The earliest town plan of London to survive, a 'map-view' with the major buildings shown in profile, and no consideration for perspective. It was published in the 'Civitates Orbis Terrarum', the first series of printed town plans, inspired by the success of the 'Theatrum', the atlas compiled by Abraham Ortelius. This example is from the second state of the plate, issued two years after the first, with the spelling 'West Muster' and the addition of the Royal Exchange. The plan was engraved by Frans Hogenberg, copied from a 15-or-20-sheet printed map, probably commissioned by the merchants of the Hanseatic League, who had significant commercial interests in England. For over two centuries they had enjoyed tax and customs concessions in the trade of wool and finished cloth, allowing them to control that trade in Colchester and other cloth-making centres. Their base in the City was the Steelyard (derived from 'Stalhof'), named 'Stiliyards' by the side of the Thames on this map and described in the text panel lower right. They purchased the building in 1475; part of the deal was their obligation to maintain Bishopsgate, the gate through the city walls that led to their interests in East Anglia. The rump cities of the Hanseatic League sold the building in 1853 and it is now the site of Cannon Street Station. The map must have been drawn fifteen years or so before publication: in the centre is the Norman St. Paul's Cathedral, with the spire that was hit by lighting and destroyed in 1561 and not replaced before the Great Fire of London destroyed the building in 1666. HOWGEGO: 2 (2).
[Ref: 17284]    £7,500.00 ($9,600 • €8,813 rates)


MUNSTER, Sebastian. [Early woodblock plan of London]
Londinum Feracis: Ang. Met. Basle, 1628, German edition. Coloured. Woodcut map, printed area 245 x 360mm.
An early map of London derived from the Braun & Hogenberg map, surveyed c.1560, so one of the earliest depictions of the city. HOWGEGO: 6, first issued 1598.
[Ref: 17693]    £1,100.00 ($1,408 • €1,293 rates)


MORTIER, Pieter. [Antique map of London and surroundings]
Les Environs de Londres, Ou se trouve toutte les Villes, Villages, Maisons, Chemins, Rivieres, a Vinct Milles autour de Londres. Amsterdam, c.1700. Coloured. 490 x 560mm. A few repairs.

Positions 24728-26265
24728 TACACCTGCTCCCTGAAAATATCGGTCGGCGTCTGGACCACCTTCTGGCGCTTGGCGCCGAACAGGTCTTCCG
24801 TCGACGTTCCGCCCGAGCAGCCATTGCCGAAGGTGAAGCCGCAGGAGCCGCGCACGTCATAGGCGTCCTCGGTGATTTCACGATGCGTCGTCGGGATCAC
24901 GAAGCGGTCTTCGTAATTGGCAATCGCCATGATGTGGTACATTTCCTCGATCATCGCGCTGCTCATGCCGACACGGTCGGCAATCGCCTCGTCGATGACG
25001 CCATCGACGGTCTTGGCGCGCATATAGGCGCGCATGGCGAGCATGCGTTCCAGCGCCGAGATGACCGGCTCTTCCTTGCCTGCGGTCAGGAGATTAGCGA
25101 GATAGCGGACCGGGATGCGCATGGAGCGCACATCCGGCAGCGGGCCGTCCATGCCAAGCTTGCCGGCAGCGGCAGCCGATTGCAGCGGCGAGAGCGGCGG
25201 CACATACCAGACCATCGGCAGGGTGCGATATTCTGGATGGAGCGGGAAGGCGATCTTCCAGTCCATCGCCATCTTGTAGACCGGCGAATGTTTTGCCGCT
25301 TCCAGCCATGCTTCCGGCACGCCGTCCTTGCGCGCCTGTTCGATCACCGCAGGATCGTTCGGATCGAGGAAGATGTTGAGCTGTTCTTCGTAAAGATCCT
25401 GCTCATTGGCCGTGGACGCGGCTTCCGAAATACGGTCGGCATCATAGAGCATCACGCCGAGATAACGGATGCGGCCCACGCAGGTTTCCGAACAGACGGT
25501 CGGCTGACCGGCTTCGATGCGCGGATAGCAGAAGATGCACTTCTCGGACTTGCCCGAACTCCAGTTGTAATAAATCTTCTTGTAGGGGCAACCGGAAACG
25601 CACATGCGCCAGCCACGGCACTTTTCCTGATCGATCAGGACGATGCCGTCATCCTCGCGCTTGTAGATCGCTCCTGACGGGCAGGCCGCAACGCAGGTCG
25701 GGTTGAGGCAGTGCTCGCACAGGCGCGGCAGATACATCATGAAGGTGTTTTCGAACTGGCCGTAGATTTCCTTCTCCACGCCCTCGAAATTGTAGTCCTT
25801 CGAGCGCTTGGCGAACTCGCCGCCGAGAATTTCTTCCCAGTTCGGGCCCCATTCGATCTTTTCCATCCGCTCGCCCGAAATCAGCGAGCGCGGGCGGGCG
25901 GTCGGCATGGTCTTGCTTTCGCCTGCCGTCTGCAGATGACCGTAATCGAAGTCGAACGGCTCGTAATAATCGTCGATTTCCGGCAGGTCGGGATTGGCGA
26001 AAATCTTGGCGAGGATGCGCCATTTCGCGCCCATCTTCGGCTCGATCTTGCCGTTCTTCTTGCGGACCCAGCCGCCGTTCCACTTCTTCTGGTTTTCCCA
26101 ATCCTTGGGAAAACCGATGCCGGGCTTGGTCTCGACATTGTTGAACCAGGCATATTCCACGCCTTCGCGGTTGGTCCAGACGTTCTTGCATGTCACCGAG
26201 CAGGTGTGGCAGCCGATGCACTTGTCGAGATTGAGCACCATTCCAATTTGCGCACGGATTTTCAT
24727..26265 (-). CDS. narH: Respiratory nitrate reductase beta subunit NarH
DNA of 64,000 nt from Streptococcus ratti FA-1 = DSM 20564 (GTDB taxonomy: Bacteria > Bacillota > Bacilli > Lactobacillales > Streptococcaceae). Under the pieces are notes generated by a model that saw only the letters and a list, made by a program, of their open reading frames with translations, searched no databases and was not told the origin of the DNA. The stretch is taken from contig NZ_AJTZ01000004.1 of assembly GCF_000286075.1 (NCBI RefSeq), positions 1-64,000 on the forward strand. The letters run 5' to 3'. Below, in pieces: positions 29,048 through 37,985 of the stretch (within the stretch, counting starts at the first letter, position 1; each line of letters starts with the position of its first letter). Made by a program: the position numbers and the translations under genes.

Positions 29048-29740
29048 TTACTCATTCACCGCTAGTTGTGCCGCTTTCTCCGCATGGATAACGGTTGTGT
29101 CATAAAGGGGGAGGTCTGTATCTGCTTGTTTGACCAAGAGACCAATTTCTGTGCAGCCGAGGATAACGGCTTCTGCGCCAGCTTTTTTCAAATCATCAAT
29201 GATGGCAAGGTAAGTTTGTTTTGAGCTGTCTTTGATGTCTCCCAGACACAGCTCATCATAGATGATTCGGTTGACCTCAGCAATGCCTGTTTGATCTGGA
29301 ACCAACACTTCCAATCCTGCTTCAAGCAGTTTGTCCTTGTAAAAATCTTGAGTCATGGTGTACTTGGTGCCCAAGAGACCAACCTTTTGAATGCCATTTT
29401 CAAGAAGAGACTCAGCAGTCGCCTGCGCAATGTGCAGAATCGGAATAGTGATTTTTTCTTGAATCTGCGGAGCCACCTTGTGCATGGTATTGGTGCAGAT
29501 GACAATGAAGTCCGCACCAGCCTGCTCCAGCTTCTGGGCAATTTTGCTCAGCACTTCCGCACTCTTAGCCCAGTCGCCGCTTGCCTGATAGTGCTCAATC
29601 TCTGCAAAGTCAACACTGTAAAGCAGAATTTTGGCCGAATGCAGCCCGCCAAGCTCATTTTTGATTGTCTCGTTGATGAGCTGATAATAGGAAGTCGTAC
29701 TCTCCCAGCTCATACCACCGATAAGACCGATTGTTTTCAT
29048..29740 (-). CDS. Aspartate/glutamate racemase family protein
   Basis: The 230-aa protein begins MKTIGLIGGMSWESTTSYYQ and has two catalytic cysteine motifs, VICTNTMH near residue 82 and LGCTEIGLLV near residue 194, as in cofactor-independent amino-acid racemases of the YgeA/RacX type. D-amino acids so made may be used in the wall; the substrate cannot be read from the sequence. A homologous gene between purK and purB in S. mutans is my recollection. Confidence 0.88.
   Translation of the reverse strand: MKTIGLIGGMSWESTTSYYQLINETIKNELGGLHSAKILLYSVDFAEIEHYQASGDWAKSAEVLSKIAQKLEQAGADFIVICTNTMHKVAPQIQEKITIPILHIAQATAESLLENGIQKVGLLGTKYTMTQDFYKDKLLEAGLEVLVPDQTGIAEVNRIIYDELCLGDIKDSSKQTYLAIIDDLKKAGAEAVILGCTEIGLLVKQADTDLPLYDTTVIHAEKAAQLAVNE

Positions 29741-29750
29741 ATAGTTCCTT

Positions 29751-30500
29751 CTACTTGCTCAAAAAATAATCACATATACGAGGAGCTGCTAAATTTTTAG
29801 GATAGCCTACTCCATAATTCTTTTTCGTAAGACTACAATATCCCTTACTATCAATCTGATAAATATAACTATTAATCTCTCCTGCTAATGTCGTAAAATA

Antique map of the environs of London, extending to Staines in the west, clockwise to St Albans & Hatfield, Brentwood & Tilbury, and Leatherhead and Chertsey. HOWGEGO: 51.
[Ref: 12568]    £500.00 ($640 • €588 rates)


FER, Nicolas de. [London at the beginning of the 18th century]
Plan des Villes de Londres et de Westminster et de leurs Faubourgs avec le Bourg de Southwark. Paris, 1705. Coloured. 225 x 340mm.
A plan of London and Westminster, with a 113-point key engraved by Inselin for the 'Atlas Curieux'. HOWGEGO: 44. State 2.
[Ref: 14414]    £430.00 ($550 • €505 rates)


KNYFF, Leonard. [An early plan of St James's Park]
Le Palais et Park de St James. St James Palace and Park. London, 1707. Coloured. 350 x 485mm.
A plan of St James's Park as laid out by André Mollet, gardener-in-chief of the park for Charles II after the Restoration in 1660. It shows the park before the canal was widened to make to look more natural and the east end was filled to build Horse Guards Parade. In the west Buckingham House has yet to be built (1703). This plate was engraved by John Kip after the transcription of Leonard Knyff (1650-1722), a Dutch landscape painter. The view was published in ''Britannia Illustrata: Or Views of Several of the Queens Palaces, as Also of the Principal seats of the Nobility and Gentry of Great Britain, Curiously Engraven on 80 Copper Plates'', published the year that Queen Anne signed the Act of Union that created Great Britain.
[Ref: 17166]    £450.00 ($576 • €529 rates)


Records: 41 to 50 of 303